Samsung's Engineers Keep Pounding Out New Form Factors for Future Bendable Smartphones Looking for a Winner
Back in June of this year Bloomberg posted a report stating that Samsung had two new smartphone designs on tap under a project code-named 'Project Valley.' This project could finally introduce foldable smartphones that are like a small notebook to market in 2017. Of course this isn't news to Patently Mobile, as our utility patent archive illustrates many of Samsung's concepts as well as their designs. Bloomberg claimed at the time that someone familiar with the project said it could debut as soon as late February at the Mobile World Congress smartphone event in Barcelona next year.
To get a glimpse of what a bendable or foldable display could possibly look like in the real-world as opposed to flat patent illustrations found in our report, see the video below from a South Korean trade show earlier this year.
With Samsung's Galaxy Note 7 disaster recently concluding with their shutting down production because fires continued with their replacement units, Samsung is now under pressure to resurrect their brand image and be seen as a smartphone leader again. Something they thought they nailed with their Note 7. Will Samsung be bold enough to introduce a folding smartphone as rumored or will they back-off anything that's chancy at this point until some time has passed and the Note 7 crisis is firmly behind them?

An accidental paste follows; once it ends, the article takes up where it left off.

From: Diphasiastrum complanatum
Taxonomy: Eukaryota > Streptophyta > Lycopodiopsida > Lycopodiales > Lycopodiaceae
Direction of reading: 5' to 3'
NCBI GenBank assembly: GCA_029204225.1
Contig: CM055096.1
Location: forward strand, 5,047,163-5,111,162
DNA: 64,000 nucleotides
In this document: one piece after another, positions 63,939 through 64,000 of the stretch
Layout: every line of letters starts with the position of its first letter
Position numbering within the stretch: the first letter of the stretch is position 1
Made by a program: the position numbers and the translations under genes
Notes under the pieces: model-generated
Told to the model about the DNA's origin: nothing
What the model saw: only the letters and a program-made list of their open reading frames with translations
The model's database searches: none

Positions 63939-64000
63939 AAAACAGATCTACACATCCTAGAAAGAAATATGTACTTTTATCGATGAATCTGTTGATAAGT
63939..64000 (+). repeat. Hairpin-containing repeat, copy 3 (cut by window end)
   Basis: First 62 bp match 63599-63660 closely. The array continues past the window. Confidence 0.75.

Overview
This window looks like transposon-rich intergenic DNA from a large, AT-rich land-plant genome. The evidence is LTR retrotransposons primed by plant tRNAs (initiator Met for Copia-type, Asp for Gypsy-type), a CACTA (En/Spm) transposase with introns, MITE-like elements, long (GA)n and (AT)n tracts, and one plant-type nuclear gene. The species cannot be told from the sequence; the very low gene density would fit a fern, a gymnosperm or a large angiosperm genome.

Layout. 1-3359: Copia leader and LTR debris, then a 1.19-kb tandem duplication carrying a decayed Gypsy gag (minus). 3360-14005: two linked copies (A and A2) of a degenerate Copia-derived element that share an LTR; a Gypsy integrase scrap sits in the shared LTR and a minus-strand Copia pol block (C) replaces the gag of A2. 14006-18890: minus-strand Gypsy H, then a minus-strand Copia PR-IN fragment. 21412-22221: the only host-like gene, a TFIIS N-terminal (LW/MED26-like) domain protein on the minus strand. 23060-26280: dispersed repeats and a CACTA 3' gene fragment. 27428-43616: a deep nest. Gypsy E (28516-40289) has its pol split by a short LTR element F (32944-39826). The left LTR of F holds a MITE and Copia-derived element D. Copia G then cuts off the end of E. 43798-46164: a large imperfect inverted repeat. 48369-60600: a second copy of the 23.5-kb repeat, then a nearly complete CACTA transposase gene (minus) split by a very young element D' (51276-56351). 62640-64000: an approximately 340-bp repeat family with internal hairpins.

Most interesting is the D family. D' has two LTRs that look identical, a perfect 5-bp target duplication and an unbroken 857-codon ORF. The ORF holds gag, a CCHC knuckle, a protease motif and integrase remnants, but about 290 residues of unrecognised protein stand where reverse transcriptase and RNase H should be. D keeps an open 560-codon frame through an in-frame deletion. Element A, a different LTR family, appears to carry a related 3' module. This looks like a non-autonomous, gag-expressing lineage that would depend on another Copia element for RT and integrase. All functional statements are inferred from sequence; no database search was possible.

Should they proceed, then it should be noted that in the last month or so two new foldable Samsung smartphone patents have been published by the U.S. Patent & Trademark Office. The first design illustrated below, in a collection of three patent figures, we're clearly able to see a foldable smartphone that's based on a single foldable display.
Samsung's Patent figures 3 and 5B noted above are side views of this smartphone design in the process of folding. In these illustrations it's made clear that in this particular model the flexible display actually buckles in a loop in a very precise manner in the middle and not actually fold so as to avoid destroying the display over time.
To see the second design with a lot more graphics, see our full Patently Mobile report here.